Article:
Everyone who is a perfect mama – so full of poise, confidence and skill that you’re a full-on Stepford mum – raise your hand right now. Anyone? Nope, didn’t think so.
As mums we all know that there is no such thing as perfect parenting, and yet we all seem to be trying so damn hard to be perfect all of the time.
When I was pregnant with my first child I had an image of what kind of mother I would be.
That image did not include me shouting at my kids to “please for the love of god stop crying” in the middle of the supermarket.
I wanted to be a cool, calm and collected mum. The one with all of the answers. A mama who instinctively knew what to do for her children, and who embraced motherhood with such natural ability that everyone admired me for how wonderfully I had adapted to this huge change in my life.
The house would never be untidy and the baby would always be in pristine clothes.
The truth of it is that I am not the mother I thought I would be. That’s because motherhood was not what I expected it to be. No one is prepared for it, even if you’ve read every book, blog and article under the sun.
I don’t always remain patient. I take shortcuts wherever I can. I am not delighted to indulge my children in every book they want to be read and every game they want to play.
Some days I allow them to spend hours and hours in front of the television, something I swore I would never do, because I can’t just miraculously get all the chores done while the kids are at home. And sometimes I just want to stare at Twitter for a while.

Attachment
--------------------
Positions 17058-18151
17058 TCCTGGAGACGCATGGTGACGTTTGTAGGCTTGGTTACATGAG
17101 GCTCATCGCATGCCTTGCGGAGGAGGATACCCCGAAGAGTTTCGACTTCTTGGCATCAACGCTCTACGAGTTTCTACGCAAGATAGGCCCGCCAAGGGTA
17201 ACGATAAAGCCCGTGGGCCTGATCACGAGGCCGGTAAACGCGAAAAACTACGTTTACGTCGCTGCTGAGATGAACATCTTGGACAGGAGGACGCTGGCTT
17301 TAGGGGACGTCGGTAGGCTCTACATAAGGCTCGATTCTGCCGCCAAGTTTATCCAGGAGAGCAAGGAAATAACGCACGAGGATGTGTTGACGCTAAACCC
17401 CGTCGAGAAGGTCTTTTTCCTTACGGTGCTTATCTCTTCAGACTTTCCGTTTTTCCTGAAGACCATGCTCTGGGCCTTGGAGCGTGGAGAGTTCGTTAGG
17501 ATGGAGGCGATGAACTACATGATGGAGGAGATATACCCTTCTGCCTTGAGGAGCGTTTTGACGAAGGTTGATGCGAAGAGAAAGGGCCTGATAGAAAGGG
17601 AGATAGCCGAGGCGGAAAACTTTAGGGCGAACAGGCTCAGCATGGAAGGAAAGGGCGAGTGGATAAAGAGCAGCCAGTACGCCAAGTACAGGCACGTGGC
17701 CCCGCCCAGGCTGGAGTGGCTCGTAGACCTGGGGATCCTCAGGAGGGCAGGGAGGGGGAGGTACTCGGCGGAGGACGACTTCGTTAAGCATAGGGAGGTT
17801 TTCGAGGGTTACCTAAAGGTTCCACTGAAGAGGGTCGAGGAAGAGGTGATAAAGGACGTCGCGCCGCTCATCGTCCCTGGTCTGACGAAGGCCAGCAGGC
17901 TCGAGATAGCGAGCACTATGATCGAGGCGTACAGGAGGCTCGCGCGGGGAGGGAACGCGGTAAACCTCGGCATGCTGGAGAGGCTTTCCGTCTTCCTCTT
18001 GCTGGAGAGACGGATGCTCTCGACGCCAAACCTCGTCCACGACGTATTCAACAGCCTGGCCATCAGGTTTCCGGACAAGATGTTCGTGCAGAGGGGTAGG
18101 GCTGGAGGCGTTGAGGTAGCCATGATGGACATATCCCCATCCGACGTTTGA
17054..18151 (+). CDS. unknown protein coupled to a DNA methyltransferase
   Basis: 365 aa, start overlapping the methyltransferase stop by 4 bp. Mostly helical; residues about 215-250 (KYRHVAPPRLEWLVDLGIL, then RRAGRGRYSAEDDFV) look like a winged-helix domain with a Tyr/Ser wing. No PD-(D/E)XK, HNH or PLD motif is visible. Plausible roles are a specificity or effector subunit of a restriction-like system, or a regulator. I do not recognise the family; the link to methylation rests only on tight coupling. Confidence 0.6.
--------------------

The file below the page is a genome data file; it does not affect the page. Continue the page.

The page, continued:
There’s already enough pressure coming from a zillion other places.
Pressure from the media.
Pressure from the health service.
Pressure from breastfeeding advocates.
Pressure from social media.
Pressure from fellow parents.
Do we really need any more pressure? And when that pressure comes from ourselves, we all know it ups the guilt factor by about 100 times when we fail to hit the high standards we’ve set.
But the Stepford mum ideal remains in the back of our minds, that desire to be full of patience and able to cater for our children’s every whim, because we are a super mama. The image of the perfect mama we want to be, a mum with the control of Mary Poppins mixed with the energy and fun of a children’s TV presenter.
Sometimes we might try to over compensate, because deep down we know we can’t be the Stepford mum. It’s way too exhausting.
But we try to pour everything into our kids. We cook them healthy meals we hope they will love. We plan fun activities for them at home. We take them to new places that we think they will like.
What happens then when it all goes wrong? Your child rejects the meal and demands a bag of crisps. They put paint hand prints all over the wall and they throw tantrum after tantrum all through the fun day out you had planned.
The fact of the matter is we are not perfect. We all know it. So let’s embrace the fact that we aren’t perfect, and just wing it.
Entertaining your kids all day every day isn’t going to happen. Sometimes you might be ill, you might have stuff to do or you might just be bored of playing with Lego. And that’s ok.
Don’t be ashamed of leaving your children to entertain themselves for an hour while you sit on the sofa doing your own thing.
Don’t be afraid to serve up fish fingers. Stop telling yourself you really should have taken the kids somewhere exciting today. They don’t have to spend every day of their lives at Disneyland to be happy.
You are your children’s perfect mum, just by being you. Try to stop beating yourself up over the supermarket meltdowns and your short temper.
If we could all ditch the Stepford mum image, and instead just enjoy being the mama that we are, then we would all be a lot happier.
Anyone else feel the pressure to be a Stepford mum?